Reflections on Two Years of Early Retirement

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April 16th marked two years since I exited my employer for the last time.  It’s been a fun ride and one I plan on continuing!  So what are my thoughts now that I’m two years removed?

Related Articles:  

One Year of Early Retirement

Eighteen Months Into Early Retirement

This will be the first part of a series, the first of which are some of my thoughts and the second addressing a few questions readers submitted for this article.  

The Million Dollar Question:

Someone asked me if I would go back to my old job for any amount of money.  I had to think about it for a little while…there’s so many things that could be done with money.  However, I eventually responded “You know what, I wouldn’t go back to that position for $1,000,000 per year”.   That’s significantly more than I was making, but it comes down to control.  I get to wake up and do whatever I want on most days.  I’m under no obligation to take evening/weekend phone calls, prep for next week, or go deal with trivial corporate issues while tiptoeing around some middle/upper manager’s feelings.  That’s not me anymore.  I choose not to give my time away to play someone else’s game.

The interesting part is I was always concerned I wouldn’t be able to re-enter the workforce at the same level. My experience now has been the opposite, I had two inquires in the last thirty days for positions equal or better than what I left! Unless there’s a significant economic or demographic change, companies and small businesses will continue to need good people.

Sleeping Well:

Removing the alarm clock has been incredible. I don’t know any other way to put it. I’ve talked about this in previous posts but it’s still amazing. Quitting work didn’t immediately improve all sleep through. It took more time to figure out exactly how to get a good night’s sleep: no caffeine after 2:30pm, watching sugar intake after dinner, and changing out a mattress. I can get to sleep well now and rarely wake up at 4:30am with my mind racing about “stuff”. I realize I was operating in a constant state of sleep deprivation for most of my career, then offset by a constant intake a sugar and caffeine to help. This just isn’t the case anymore

Better Health:  (Just picture me patting myself on the back)

I am in arguably the best health I’ve ever been in.  Workouts consist of two days on, one day off, alternating between the gym and running.   This didn’t come without lessons though:  I can’t workout all the time in my late 30s.  The motto of “you can still do (almost) anything, but you can’t do everything!”   I thought I would want to run a marathon, but I’ve chosen not to with the tradeoffs it would involve related to the gym.   We’re mostly active on our “off” days and I live in an area where I can usually get a surf day once a week for half the year, which has been a nice addition to the routine.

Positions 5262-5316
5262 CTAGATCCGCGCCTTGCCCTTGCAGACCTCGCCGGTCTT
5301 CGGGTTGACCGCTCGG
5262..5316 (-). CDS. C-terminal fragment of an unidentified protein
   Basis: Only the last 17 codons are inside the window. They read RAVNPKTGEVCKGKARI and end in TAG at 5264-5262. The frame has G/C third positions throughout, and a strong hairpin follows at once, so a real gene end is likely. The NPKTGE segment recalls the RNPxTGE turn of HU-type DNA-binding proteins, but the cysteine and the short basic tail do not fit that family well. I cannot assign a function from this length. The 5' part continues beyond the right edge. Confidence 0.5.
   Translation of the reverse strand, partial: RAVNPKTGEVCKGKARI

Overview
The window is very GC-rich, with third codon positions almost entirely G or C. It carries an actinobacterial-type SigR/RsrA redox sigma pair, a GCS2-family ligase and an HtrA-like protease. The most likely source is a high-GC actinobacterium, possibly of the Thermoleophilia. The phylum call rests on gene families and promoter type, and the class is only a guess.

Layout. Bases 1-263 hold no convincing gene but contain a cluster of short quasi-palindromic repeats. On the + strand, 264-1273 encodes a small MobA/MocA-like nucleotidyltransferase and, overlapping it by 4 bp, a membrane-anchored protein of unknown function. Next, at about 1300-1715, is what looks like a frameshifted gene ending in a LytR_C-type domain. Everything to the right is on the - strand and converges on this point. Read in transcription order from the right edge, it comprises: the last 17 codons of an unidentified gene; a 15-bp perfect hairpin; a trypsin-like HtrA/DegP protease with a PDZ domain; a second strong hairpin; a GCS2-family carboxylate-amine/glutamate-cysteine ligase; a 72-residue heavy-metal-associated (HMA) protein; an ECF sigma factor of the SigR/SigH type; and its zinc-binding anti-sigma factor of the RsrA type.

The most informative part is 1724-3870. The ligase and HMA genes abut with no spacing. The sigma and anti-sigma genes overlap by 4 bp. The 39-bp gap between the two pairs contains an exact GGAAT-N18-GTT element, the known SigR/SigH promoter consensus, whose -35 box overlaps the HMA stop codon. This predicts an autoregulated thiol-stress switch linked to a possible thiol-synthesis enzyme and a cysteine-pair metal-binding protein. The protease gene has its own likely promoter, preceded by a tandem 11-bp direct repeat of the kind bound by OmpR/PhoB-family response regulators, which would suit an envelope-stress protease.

I’ve lost a few pounds, gotten stronger, and my suits no longer fit me like they used to. (Maybe I should finally throw out the last ones?)  On the downside, I see that I can’t just work-off a bad diet and eat anything I want.

Valuing Peace and Simplicity:

I don’t talk about this a lot on the blog, but we had two years of challenging medical issues with my spouse near the end of my career. Ten months were bad, followed by another eighteen months of a prolonged and slow recovery.  Dealing with that while being 1,000 miles away from family and trying to hold on to a high level job was beyond difficult.  I don’t think I fully reconciled all of it until I was well past crisis management mode.  My inability to give work my all compounded issues there, while my inability to “fix” the medical issues weighed heavily on me.  I think it took a long time after quitting work and moving for all of these thoughts to settle.  

I now value peace and simplicity in my life, especially as our stash has continued to grow over the past twenty-four months.  Some examples of this peace and simplicity include:

Renting:  I know I’m giving up the opportunity cost of appreciation and my rent will eventually go up, but today I just don’t have to worry about home ownership.  I now go into Home Depot or Lowes only a couple times a year, verses almost weekly as a homeowner.   If something breaks, I let my landlord know.  Depending on the urgency, he fixes it right away or just waits for us to be gone for a stretch of time and he comes over and addresses it at his pace.   It just reduces stress in my life.  I occasionally eyeball a distressed house in the neighborhood and think “I can make some money doing _____”, but I then ask myself what is the tradeoff of peace and simplicity?  We can up and move at any time without sacrificing part of my net worth at the altar of the realtor monopoly.